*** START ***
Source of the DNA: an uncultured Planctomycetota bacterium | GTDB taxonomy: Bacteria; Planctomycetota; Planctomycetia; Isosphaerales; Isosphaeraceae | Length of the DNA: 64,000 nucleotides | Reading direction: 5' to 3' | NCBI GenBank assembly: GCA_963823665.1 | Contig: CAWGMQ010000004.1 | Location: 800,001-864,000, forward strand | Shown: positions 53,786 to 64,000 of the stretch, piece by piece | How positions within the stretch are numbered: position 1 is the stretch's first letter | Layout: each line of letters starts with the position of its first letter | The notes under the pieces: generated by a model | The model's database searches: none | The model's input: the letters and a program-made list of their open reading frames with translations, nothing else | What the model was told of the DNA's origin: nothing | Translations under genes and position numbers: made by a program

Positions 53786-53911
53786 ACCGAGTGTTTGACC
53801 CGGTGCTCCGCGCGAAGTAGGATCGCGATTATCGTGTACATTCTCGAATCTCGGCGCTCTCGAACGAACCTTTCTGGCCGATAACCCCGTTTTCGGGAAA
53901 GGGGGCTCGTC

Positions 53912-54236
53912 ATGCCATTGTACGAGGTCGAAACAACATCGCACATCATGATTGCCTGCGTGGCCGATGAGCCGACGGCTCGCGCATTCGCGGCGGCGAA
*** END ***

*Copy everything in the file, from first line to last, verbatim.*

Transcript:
Source of the DNA: an uncultured Planctomycetota bacterium | GTDB taxonomy: Bacteria; Planctomycetota; Planctomycetia; Isosphaerales; Isosphaeraceae | Length of the DNA: 64,000 nucleotides | Reading direction: 5' to 3' | NCBI GenBank assembly: GCA_963823665.1 | Contig: CAWGMQ010000004.1 | Location: 800,001-864,000, forward strand | Shown: positions 53,786 to 64,000 of the stretch, piece by piece | How positions within the stretch are numbered: position 1 is the stretch's first letter | Layout: each line of letters starts with the position of its first letter | The notes under the pieces: generated by a model | The model's database searches: none | The model's input: the letters and a program-made list of their open reading frames with translations, nothing else | What the model was told of the DNA's origin: nothing | Translations under genes and position numbers: made by a program

Positions 53786-53911
53786 ACCGAGTGTTTGACC
53801 CGGTGCTCCGCGCGAAGTAGGATCGCGATTATCGTGTACATTCTCGAATCTCGGCGCTCTCGAACGAACCTTTCTGGCCGATAACCCCGTTTTCGGGAAA
53901 GGGGGCTCGTC

Positions 53912-54236
53912 ATGCCATTGTACGAGGTCGAAACAACATCGCACATCATGATTGCCTGCGTGGCCGATGAGCCGACGGCTCGCGCATTCGCGGCGGCGAA